Friday, November 12, 2010

By popular demand

Keiko quilt detail.
I've been helping Barbara teach a class on improvised quilts this year. We met last night and I showed the group a slide show of improvised quilts on display at market in Houston. A class member asked me to post a picture of Keiko Goke's spectacular My Double Wedding Ring quilt so she could look at it again and again. On the quilt label, Keiko explained that she began quilting using traditional patterns. She turned to contemporary quiltmaking and then found herself recreating traditional patterns, but without patterns and on this grand scale.

Kathe goes for it with one of grandma's blocks.

 We've all been a little surprised, I think at the fun we've had in this class, challenging each other to try new ways of thinking about quilting. We've tried several sewing projects. Last night we took quilt blocks and cut them apart then put them back together in an improvised fashion. Here are some of our starts.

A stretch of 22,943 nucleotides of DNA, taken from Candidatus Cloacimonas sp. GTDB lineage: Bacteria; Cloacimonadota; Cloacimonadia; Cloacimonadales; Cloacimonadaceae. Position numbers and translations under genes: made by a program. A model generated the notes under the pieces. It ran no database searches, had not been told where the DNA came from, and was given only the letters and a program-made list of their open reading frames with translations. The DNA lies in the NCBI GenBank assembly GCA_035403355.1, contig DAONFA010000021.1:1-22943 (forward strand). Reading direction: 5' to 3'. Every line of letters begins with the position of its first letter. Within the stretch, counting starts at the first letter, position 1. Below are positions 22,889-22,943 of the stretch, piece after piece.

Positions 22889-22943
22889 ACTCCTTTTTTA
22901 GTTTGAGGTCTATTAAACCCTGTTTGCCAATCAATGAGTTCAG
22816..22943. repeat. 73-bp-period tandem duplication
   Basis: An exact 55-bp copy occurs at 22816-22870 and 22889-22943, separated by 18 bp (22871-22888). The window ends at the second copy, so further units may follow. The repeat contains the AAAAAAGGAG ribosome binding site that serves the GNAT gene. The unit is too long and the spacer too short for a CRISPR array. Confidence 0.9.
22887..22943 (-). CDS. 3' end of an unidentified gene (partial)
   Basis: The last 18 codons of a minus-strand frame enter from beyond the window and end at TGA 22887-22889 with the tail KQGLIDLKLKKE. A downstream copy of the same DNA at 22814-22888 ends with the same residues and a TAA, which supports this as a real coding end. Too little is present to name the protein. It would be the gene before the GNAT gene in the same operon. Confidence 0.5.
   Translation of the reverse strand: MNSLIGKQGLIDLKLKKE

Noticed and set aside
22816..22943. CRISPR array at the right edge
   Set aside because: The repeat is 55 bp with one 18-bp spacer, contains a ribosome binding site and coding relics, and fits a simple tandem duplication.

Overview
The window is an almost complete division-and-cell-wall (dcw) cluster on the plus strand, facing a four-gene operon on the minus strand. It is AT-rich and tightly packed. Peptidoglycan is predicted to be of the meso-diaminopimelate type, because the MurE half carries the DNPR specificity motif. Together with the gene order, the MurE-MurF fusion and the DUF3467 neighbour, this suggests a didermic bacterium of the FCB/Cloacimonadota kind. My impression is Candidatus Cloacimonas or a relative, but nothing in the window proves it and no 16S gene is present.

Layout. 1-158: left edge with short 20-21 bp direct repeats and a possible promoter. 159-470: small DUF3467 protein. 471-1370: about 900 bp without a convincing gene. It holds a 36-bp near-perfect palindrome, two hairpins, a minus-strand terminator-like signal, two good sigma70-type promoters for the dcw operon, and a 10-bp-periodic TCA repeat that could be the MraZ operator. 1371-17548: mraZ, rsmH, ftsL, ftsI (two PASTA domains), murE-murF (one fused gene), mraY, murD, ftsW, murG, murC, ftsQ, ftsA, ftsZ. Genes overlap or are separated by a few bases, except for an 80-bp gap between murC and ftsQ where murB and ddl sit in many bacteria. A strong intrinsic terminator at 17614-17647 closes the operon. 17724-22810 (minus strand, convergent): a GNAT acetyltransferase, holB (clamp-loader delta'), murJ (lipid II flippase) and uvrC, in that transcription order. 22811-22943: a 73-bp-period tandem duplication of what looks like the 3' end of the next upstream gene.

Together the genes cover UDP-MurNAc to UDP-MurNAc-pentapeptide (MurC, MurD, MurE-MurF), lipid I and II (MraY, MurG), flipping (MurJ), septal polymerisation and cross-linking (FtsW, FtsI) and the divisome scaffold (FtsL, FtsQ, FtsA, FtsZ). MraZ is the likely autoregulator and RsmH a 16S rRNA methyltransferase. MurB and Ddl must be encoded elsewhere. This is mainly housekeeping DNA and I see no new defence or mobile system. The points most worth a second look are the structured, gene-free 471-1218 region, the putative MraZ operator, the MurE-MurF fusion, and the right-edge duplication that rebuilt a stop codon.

It was fascinating to see castoff blocks now making new shapes. I have blocks we found in my grandmother's estate. We'd never seen her sewing them but I recognize some of the '70s fabrics. I'm going to start slashing!


  1. Deb..thanks so much for posting this. It is even more stunning now that I see it on my computer. Maybe it will become my new screen saver???? ;)

  2. This quilt has been like music to my ears! And you know why.. I love the fact that she has used traditional pattern with contemporary approach!

    I love the idea of "Block Salad"
    I had to stick that in there.. Sorry, couldn't help myself!

  3. I'm glad you suggested it, Denniele! See - Sujata IS in our class, in spirit, for sure (Barbara said that the other night)...Block Salad, wow. Another perfect name. You are so good at that!

  4. Deb,

    I wish I was in your classes in person! It would be so much fun playing with fabric confetti!
    Where and when can I see more pictures of your experiments?

  5. I enjoyed reading this post. I think you (and Barbara) have quite the knack for improvising. The quilts look great!